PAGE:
- Processing: Any operation or set of operations performed, whether by manual or automated means, on personal data or on sets of personal data, such as the collection, use, storage, disclosure, analysis, deletion, or modification of personal data.
- Processor: An individual or legal entity that processes personal data on behalf of a controller.
- Sensitive data: Personal data that includes data revealing racial or ethnic origin, religious beliefs, a mental or physical health condition or diagnosis, information about a person’s sex life, sexual orientation, or citizenship or immigration status; the processing of genetic or biometric data for the purpose of uniquely identifying an individual; personal data collected from a known child; or precise geolocation data.
Whenever these phrases appear throughout this guide, they’re used with these precise meanings in mind.
What Does the Montana Consumer Data Privacy Act Cover?
The MCDPA covers the personal information of consumers who are residents of the state of Montana. It does not protect individuals acting in a commercial or employment context.
But the following individuals acting on behalf of a company, partnership, sole proprietorship, nonprofit, or government agency whose communications with the controller occur solely within the context of their role aren’t covered:
Requirements of the Montana Consumer Data Privacy Act
To help you prepare for this law, below are the different business requirements the Montana Consumer Data Privacy Act outlines.
Controller Guidelines for Processing Data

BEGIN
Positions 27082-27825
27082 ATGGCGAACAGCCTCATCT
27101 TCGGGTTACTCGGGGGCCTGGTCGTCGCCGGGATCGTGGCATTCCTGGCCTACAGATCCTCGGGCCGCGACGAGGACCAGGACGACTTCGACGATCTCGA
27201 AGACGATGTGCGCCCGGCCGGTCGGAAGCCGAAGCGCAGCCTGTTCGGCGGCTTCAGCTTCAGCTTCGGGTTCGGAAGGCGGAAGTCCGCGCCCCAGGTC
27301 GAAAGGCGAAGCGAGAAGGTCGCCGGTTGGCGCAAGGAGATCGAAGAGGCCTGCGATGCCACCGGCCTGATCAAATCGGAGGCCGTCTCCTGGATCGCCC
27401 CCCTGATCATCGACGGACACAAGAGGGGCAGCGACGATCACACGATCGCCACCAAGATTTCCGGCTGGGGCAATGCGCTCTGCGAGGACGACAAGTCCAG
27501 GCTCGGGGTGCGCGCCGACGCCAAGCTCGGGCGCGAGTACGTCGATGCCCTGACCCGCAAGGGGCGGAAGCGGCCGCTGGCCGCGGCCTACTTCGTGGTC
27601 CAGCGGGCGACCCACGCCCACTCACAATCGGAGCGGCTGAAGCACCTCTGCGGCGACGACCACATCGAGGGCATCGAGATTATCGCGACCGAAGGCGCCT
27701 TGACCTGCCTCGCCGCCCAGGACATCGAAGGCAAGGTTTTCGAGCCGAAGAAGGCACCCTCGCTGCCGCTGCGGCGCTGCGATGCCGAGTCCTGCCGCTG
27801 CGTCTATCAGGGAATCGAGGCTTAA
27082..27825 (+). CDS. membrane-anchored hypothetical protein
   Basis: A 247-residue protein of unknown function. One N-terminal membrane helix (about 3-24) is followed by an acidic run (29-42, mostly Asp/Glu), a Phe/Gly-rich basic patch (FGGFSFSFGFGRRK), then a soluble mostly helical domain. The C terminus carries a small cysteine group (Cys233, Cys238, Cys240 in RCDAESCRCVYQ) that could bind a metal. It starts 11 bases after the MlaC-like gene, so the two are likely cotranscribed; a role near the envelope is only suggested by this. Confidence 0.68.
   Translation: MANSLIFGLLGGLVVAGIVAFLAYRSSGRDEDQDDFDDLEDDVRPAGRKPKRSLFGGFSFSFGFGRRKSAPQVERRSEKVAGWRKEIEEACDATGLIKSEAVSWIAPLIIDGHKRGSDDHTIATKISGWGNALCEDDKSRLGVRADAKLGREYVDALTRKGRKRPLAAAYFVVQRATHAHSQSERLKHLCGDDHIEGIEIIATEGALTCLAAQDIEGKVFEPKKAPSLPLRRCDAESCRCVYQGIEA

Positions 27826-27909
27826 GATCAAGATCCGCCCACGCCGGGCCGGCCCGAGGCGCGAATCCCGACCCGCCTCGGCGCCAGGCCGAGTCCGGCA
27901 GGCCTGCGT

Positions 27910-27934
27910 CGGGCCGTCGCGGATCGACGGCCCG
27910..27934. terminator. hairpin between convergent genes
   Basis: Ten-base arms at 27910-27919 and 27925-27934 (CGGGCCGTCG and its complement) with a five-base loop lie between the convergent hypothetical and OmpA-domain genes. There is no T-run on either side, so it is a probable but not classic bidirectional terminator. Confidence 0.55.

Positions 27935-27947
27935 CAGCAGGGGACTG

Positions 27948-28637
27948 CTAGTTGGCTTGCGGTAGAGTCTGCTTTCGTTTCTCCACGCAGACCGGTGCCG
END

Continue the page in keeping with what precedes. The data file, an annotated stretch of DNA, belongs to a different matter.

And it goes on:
The MCDPA text describes the controller guidelines for processing personal data in Section 7.
You can process personal information so long as you:
- Limit data collection to what is adequate, relevant, and reasonably necessary concerning the purposes for processing the information as disclosed to the consumer.
- Establish, implement, and maintain reasonable security practices to protect the confidentiality and integrity of the personal data appropriate to the volume and nature of the information.
While the reasons for processing data are broad under the MCDPA, it does require you to obtain consent if you want to collect sensitive personal data, data from known children, or if you want to collect additional information from your users beyond what may be considered reasonably necessary.
In the next section, you’ll learn more about consent under the MCDPA.
Under the MCDPA, controllers can’t process personal data for reasons that aren’t reasonably necessary or compatible with the disclosed purposes unless they obtain consent from the consumer, as explained in Section 7 Part (2)(a).
Montana’s data privacy law lays out a precise definition of what consent is and what it isn’t.
You must meet several conditions for consent to be compliant, including the following:
- Consent must be a clear, affirmative action and not implied
- Consumers must freely give it, aka., no coercion or force
- It may consist of a written statement, electronic means, or other unambiguous affirmative action
As for what doesn’t qualify as consent under the MCDPA, the text of the law clearly states that none of the following actions count as proficient:
- Hovering over, muting, pausing, or closing a piece of content
- Obtaining agreements through the use of dark patterns
Data Protection Assessments
The MCDPA requires controllers to conduct and document data protection assessments for any activity that may present a heightened risk of harm to the consumer.
Specifically, Section 9 part (1) of the law states that the following activities present such a heightened risk:
- Processing personal data for targeted advertising